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Ocean
12-01-2008, 01:10 PM
I have been very intrigued by what triggers artistic inspiration. Sometimes it's impossible to pinpoint. It may be an external object at times, but probably not the most common occurrence. Most likely inspiration is internally driven. It represents an attempt to reach an aspect of our psychological life which is not readily available to rational analysis.

I enjoy art greatly. At times I'm driven to produce my modest but immensely rewarding form of art (drawing and painting). At other times I'm driven to observe someone else's work and see what I "learn" or understand or just experience from it. Lately I've been wondering whether introspection in a way can be considered 'art'. And I mean this in a very, very abstract way. If introspection is a means of "knowing oneself", is this (self) discovery also an act of creation?

As we approach the end of the year, it's good to engage in some form of reflection. Or at least this has been the case for me, although not always very successful. I've resurfaced a couple of my favorite books. There are books that seem to be an endless fountain of wisdom: each time you read them you can discover a new meaning. Were we blind to a certain content before? Or do we 'create' the meaning each time we read?

I'm intending to pick meaningful thoughts from my readings/ reflections. For today, the one that sticks in my head is the Ancient Greek Aphorism: "Know yourself".

Who dares to say that's an easy task?

I'd love to see what others think.

uncle ebeneezer
12-01-2008, 03:04 PM
Hey Ocean, as someone who spends the vast majority of my conscious existence doing "creative" things (namely writing songs) this has always been a subject that interests me. When I come up with a melody am I drawing from something inside that needs to get out, or am I merely taking elements of something I have witnessed (other songs, rythyms, melodic themes etc.) and simply playing a little mix-and-match until I get something that moves me in some way consistent with my current mood. Unfortunately after 20 years or so, i still don't know the answer. I would tend to lean more towards the latter, only because as far as my own song-writing process, I have made a pretty regular practice of the Frankenstein, (sewing-together-pieces) approach and it has been largely successful for me. Whereas, if I were trying to write a story or draw or paint something, I often feel like I just flat-out have no idea where to start (even though I have decent technical ability in both of those areas.)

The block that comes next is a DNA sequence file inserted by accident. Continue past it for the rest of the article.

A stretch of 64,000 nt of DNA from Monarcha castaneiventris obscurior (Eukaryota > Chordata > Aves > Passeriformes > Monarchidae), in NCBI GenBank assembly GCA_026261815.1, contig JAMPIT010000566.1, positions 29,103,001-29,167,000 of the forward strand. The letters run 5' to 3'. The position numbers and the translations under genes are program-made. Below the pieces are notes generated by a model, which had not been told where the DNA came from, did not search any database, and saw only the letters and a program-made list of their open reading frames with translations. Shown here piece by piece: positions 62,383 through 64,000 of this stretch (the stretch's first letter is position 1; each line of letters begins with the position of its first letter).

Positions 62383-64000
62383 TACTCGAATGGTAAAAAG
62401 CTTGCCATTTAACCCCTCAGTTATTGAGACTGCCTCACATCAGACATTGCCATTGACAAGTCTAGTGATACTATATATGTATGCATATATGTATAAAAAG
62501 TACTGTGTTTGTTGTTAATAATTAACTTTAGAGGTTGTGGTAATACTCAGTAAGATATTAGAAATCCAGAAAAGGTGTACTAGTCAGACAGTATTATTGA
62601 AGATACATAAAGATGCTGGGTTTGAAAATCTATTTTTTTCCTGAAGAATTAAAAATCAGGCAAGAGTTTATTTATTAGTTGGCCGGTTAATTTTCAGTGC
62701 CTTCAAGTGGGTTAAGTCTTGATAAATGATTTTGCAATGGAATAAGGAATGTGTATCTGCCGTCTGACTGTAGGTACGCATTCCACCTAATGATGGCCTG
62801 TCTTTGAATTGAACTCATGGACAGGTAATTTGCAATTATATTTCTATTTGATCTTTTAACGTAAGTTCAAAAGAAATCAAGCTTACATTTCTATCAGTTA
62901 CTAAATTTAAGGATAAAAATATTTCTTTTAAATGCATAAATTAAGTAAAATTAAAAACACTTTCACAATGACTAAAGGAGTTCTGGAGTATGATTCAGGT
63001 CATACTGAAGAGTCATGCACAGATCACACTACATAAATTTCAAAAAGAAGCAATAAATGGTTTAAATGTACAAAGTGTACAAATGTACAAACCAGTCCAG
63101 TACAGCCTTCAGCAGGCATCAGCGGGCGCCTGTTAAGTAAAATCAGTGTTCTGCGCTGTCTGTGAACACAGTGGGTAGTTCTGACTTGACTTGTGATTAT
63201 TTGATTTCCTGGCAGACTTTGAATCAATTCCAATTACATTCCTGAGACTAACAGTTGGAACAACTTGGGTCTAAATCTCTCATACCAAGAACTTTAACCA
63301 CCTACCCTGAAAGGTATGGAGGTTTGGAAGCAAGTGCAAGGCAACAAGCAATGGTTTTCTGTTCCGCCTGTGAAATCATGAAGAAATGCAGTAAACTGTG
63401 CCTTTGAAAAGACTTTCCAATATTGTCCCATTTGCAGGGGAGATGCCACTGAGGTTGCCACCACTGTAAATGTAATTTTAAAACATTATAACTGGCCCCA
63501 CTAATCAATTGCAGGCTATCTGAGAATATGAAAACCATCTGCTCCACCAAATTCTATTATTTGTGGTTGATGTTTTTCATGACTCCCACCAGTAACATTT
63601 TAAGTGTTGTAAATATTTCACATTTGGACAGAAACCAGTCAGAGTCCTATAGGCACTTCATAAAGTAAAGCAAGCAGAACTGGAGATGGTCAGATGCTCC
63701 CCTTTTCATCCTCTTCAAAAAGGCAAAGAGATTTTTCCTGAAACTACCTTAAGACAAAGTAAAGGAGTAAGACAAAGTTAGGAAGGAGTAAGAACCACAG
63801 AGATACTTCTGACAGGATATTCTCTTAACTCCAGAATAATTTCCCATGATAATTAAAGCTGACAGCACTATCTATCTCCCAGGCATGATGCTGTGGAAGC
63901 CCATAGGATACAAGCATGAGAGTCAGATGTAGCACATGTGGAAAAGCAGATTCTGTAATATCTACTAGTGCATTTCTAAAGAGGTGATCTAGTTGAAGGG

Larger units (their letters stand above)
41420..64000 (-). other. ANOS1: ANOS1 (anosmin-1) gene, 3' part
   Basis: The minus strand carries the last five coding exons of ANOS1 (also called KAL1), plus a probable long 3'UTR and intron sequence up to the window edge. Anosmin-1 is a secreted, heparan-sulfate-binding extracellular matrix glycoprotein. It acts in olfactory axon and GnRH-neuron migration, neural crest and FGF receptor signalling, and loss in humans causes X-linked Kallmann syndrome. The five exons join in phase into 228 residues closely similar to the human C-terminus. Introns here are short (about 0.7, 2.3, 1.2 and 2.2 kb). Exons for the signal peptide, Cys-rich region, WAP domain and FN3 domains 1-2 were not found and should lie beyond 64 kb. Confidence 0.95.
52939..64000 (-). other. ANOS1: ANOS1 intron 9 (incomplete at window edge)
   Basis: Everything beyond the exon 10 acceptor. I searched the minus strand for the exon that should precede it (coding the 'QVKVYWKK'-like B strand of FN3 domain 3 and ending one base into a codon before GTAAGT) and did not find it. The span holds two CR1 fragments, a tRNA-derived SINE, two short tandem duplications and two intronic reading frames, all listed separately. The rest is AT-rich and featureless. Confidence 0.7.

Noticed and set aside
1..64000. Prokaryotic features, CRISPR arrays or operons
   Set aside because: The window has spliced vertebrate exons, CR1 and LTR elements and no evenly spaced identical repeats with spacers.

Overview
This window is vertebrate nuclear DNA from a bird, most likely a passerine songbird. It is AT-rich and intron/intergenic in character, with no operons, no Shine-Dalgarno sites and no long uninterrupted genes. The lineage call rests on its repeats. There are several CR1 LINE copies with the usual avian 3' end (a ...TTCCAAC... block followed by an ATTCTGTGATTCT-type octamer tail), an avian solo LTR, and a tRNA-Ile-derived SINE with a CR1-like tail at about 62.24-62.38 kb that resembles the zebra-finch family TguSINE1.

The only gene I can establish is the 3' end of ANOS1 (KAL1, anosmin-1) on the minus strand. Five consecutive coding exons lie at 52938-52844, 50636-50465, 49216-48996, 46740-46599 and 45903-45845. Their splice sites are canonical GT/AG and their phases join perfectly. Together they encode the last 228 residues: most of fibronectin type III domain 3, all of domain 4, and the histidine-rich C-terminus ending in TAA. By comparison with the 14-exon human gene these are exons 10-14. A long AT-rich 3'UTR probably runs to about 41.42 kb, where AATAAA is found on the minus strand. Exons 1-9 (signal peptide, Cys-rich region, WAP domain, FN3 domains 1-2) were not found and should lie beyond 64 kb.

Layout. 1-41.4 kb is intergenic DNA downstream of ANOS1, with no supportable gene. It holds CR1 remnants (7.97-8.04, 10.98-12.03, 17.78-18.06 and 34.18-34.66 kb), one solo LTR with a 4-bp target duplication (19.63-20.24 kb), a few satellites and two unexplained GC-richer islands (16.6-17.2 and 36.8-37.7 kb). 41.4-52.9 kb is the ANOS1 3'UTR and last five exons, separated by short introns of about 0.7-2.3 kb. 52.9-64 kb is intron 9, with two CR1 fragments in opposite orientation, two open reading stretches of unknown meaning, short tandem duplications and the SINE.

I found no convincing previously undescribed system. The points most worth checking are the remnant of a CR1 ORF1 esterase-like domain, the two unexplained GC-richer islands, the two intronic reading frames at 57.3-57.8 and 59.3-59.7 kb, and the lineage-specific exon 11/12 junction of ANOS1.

I definitely have found that introspection (especially during hard, emotional times) amps up my inner-fountain of ideas (or at least the feeling urgency to write something). Just out of curiosity, what are the things you read that continue to inspire you? I have a tough time re-reading books but there are a few that I have gone back to over the years: The Fountainhead, A Prayer for Owen Meany (Irving), The Gunslinger (S. King), Secret History (Donna Tartt) and Catch-22, to name a couple.

In a more direct answer to your question, I would have to say that yes, introspection is creative. Most creative acts involve taking scraps of knowledge and re-arranging them for some purpose. So looking at yourself and performing a self-analysis of sorts, seems like an extension of creativity. Especially since, some of the best introspection involves not just following some behavioral or cognitive model, but throwing out your assumptions and really trying to take an honest, unpredjudiced look at yourself.

Anyways, thanks for raising yet another interesting topic.

Speaking of art, have you seen these? (click on right arrow for more):

http://www.telegraph.co.uk/news/picturegalleries/howaboutthat/3519419/Foodscapes-amazing-food-art-by-Carl-Warner.html

Pretty creative stuff.

Ocean
12-01-2008, 11:01 PM
I definitely have found that introspection (especially during hard, emotional times) amps up my inner-fountain of ideas (or at least the feeling urgency to write something). Just out of curiosity, what are the things you read that continue to inspire you? I have a tough time re-reading books but there are a few that I have gone back to over the years: The Fountainhead, A Prayer for Owen Meany (Irving), The Gunslinger (S. King), Secret History (Donna Tartt) and Catch-22, to name a couple.